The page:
Minnesota agriculture production ranked seventh in the nation in 1992 with total agriculture sales of $6.48 billion, according to a Population Notes report released today by the State Demographer. Minnesota produced more sugar beets and green peas than any other state, and ranked second to North Carolina in turkey production.
Minnesota's farm economy has shifted from labor-intensive dairy to cash crops and poultry. The structure of government price supports, the Dairy Termination program and increased competition from states in the West and South has led to a decline in dairy operations. Farmers who continue in dairy have larger and more productive herds than ten years ago.
Between 1959 and 1992, the number of farms in Minnesota has dropped almost by half, but the size of farms has increased from an average of 211 acres to 342 acres. In a time of decreasing profit margins, farmers have been forced to become more efficient and more productive. Larger holdings and improved farm technology have enabled farmers to maintain economically viable operations.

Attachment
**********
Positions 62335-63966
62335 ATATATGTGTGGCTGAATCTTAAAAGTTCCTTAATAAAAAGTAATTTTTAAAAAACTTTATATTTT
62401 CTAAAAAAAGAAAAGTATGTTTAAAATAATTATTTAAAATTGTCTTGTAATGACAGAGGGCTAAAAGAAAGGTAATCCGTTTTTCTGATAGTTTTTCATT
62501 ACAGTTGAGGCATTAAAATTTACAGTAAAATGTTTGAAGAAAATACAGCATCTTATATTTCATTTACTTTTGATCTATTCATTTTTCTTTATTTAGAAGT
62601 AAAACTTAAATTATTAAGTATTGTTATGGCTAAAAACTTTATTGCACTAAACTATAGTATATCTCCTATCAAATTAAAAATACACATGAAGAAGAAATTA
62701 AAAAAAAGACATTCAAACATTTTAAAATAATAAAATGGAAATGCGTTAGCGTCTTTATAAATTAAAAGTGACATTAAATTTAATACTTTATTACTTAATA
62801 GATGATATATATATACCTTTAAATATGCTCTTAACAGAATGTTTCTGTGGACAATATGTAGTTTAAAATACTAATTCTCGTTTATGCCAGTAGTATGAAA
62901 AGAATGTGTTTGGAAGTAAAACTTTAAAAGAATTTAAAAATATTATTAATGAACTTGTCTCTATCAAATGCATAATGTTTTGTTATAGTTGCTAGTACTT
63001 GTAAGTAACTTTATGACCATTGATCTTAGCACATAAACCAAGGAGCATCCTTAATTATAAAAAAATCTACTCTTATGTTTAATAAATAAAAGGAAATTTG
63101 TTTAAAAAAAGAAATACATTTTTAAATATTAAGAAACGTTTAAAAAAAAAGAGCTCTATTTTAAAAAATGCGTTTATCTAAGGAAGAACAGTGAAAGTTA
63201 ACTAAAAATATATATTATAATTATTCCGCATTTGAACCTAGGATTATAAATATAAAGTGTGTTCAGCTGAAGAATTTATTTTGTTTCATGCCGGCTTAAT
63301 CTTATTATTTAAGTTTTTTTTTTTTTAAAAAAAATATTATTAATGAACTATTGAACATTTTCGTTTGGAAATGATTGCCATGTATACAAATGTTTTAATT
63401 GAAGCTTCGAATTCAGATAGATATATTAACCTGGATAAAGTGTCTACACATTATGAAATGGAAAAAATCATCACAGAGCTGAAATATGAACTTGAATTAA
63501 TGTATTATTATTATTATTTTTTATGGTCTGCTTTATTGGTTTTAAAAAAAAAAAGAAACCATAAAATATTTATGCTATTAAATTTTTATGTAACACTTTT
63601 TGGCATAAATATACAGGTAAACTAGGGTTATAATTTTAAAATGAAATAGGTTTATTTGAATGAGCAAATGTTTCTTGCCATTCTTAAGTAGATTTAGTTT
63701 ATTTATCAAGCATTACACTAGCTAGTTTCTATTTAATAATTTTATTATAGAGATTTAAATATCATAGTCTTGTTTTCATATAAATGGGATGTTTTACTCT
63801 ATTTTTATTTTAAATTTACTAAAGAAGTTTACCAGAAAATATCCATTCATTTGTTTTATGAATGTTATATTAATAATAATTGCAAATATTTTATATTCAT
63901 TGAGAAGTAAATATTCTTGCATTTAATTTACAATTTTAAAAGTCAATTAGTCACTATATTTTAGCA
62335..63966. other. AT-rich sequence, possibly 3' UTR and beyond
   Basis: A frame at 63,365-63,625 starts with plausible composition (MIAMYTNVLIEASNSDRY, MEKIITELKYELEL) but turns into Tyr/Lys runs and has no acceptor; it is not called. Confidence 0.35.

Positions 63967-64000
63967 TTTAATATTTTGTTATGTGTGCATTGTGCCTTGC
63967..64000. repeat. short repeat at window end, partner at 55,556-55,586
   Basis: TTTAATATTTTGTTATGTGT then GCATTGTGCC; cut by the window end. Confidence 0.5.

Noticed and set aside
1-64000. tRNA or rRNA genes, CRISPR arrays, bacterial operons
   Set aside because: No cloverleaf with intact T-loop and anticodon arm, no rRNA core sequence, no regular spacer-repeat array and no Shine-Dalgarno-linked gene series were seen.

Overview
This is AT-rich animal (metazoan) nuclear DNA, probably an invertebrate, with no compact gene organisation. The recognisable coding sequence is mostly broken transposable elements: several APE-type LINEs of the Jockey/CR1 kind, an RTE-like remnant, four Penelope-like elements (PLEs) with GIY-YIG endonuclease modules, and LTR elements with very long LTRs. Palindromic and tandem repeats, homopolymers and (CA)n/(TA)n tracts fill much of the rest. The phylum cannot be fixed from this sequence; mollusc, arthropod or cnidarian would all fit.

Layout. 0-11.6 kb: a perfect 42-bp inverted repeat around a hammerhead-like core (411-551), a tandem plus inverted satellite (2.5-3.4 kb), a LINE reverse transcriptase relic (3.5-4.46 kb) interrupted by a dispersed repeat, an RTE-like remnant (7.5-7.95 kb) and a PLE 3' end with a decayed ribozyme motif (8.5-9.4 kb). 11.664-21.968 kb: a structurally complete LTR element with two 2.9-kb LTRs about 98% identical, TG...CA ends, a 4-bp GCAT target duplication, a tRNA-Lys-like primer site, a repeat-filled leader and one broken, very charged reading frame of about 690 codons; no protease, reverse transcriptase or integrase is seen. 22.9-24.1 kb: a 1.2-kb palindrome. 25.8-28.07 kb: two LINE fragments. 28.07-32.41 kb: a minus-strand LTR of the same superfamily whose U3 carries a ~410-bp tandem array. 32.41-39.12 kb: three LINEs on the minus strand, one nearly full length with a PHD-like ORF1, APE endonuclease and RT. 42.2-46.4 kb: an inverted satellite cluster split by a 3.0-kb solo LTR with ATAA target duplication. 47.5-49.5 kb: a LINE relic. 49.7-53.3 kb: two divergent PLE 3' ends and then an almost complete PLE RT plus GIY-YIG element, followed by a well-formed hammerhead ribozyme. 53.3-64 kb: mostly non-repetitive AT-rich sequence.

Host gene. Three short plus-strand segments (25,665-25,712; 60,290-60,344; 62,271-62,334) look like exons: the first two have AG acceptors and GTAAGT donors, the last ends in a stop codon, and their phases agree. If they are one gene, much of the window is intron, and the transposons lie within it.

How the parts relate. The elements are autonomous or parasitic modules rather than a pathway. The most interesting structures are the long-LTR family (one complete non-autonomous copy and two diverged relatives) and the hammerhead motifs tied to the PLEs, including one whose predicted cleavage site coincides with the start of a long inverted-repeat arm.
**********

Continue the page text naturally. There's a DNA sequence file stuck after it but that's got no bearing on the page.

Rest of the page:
Almost half of all Minnesota farmers worked off the farm at some time during the year. More than a quarter of them worked 200 or more days at outside employment. With a shift from dairy to cash crops and poultry production, more farmers are able to hold full-time jobs.
This report is based on the 1992 Census of Agriculture released by the U.S. Census Bureau in late 1994. Data is taken from a survey of farmers for the 1992 production year